Report: Space sugar sweetened primordial soup
By Richard Stenger
(CNN) -- The discovery of sugar and several related organic compounds in two rare meteorites offers fresh evidence that key building blocks to life originated in outer space, according to a new NASA study.
In the past, scientists investigating meteorites had detected other organic molecules, or carbon compounds, which are linked to the origin of life.
And last year, NASA astronomers announced they had spotted a compound similar to table sugar near the center of the Milky Way.
But the new finding is the first of sugary organic compounds in primordial space rocks recovered on Earth.
"Finding these compounds greatly adds to our understanding of what organic materials could have been present on Earth before life began," said George Cooper, lead scientist for the report.
"Sugar chemistry appears to be involved in life as far back as our records go."
Cooper and colleagues at NASA's Ames Research Center discovered the compounds in carbonaceous meteorites, extremely uncommon space rocks that contain many of the raw materials associated with life.
They reported their findings in the December 20 issue of the journal Nature.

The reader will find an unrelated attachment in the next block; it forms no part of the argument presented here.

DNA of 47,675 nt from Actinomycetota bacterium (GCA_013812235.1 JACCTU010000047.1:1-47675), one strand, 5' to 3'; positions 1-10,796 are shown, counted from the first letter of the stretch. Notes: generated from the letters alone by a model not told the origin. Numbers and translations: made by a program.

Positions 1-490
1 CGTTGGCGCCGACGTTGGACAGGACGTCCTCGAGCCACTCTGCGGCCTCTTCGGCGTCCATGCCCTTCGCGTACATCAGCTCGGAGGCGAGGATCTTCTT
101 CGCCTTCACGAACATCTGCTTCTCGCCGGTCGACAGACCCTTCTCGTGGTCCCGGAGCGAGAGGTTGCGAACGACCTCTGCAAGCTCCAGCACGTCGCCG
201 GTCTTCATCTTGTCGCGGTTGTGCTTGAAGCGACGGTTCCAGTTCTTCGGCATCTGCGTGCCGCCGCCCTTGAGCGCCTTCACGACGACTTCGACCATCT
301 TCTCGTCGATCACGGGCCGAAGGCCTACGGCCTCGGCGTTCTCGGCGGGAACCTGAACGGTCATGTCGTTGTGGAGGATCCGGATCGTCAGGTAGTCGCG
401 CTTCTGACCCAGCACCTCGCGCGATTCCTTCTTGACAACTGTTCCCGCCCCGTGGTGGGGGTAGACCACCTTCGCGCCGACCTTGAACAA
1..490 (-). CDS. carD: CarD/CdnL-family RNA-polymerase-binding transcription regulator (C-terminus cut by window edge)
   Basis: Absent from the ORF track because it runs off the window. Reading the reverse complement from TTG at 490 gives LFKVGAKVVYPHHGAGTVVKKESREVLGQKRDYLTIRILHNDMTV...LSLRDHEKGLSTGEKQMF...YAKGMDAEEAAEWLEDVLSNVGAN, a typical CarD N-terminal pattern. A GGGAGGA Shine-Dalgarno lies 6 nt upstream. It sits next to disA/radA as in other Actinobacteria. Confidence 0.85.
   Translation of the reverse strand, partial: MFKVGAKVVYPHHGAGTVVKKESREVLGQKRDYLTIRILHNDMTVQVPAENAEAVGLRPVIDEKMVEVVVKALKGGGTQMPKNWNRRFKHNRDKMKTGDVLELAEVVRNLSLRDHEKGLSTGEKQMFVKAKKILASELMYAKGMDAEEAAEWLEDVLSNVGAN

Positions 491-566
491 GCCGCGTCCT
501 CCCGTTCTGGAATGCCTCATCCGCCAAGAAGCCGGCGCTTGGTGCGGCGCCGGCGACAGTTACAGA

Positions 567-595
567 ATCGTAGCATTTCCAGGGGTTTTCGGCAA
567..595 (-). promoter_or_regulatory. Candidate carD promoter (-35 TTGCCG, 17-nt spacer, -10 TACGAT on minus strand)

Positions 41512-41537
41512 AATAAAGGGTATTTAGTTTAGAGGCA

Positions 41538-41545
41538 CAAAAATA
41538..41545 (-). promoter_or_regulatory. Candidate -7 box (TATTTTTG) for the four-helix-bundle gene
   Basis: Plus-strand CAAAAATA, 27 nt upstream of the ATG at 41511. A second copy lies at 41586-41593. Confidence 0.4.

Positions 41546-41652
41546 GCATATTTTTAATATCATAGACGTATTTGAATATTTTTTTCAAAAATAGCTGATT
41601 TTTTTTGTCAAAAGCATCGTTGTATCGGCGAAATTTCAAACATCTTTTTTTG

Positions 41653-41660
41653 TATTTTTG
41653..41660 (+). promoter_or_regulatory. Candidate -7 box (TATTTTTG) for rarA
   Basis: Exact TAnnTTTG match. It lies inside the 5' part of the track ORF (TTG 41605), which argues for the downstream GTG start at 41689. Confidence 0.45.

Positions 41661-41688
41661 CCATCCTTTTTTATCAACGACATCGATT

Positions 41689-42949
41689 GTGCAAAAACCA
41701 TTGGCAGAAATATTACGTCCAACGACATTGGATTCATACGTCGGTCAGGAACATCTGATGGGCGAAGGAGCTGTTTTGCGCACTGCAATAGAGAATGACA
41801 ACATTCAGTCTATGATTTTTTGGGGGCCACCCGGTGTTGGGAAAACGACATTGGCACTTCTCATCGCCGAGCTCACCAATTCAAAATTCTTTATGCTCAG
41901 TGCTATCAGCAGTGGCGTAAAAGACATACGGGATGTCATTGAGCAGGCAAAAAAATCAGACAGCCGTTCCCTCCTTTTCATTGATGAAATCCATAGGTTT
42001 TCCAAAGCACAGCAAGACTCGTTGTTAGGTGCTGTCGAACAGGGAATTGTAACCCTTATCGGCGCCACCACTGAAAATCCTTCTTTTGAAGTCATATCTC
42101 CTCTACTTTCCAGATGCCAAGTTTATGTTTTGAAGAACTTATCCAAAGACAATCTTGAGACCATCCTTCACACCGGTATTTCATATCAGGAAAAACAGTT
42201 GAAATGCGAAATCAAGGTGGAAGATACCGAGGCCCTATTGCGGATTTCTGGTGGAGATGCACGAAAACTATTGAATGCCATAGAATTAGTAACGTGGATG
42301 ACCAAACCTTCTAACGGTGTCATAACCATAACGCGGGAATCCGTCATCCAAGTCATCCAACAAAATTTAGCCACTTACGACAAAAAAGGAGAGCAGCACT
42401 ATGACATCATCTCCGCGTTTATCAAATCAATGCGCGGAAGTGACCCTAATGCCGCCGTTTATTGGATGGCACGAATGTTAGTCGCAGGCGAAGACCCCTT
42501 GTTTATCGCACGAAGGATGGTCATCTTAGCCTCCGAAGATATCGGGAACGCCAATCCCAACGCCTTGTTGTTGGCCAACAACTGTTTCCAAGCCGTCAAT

Many scientists speculate that intense bombardments of comets and meteorites about 4 billion years ago contributed to the dawn of life on our planet.
The extraterrestrial rain delivered essential organic materials such as oxygen, sulfur, hydrogen and nitrogen, according to planetary geologists.
The sugary substances discovered by Cooper and his colleagues could have sweetened the primordial soup even more. They are vital to the basic biological functioning of all known life forms.
Some of the compounds have more novel uses, like dihydroxyacetone, an active ingredient in most artificial tanning products.
At any rate, the new study gives a boost to the budding theory that the seeds of life are sprinkled throughout the cosmos.
"This discovery shows that it's highly likely organic synthesis critical to life has gone on throughout the universe," said Kenneth Souza, director of space biology research at Ames, which is located in Moffett Field, California.
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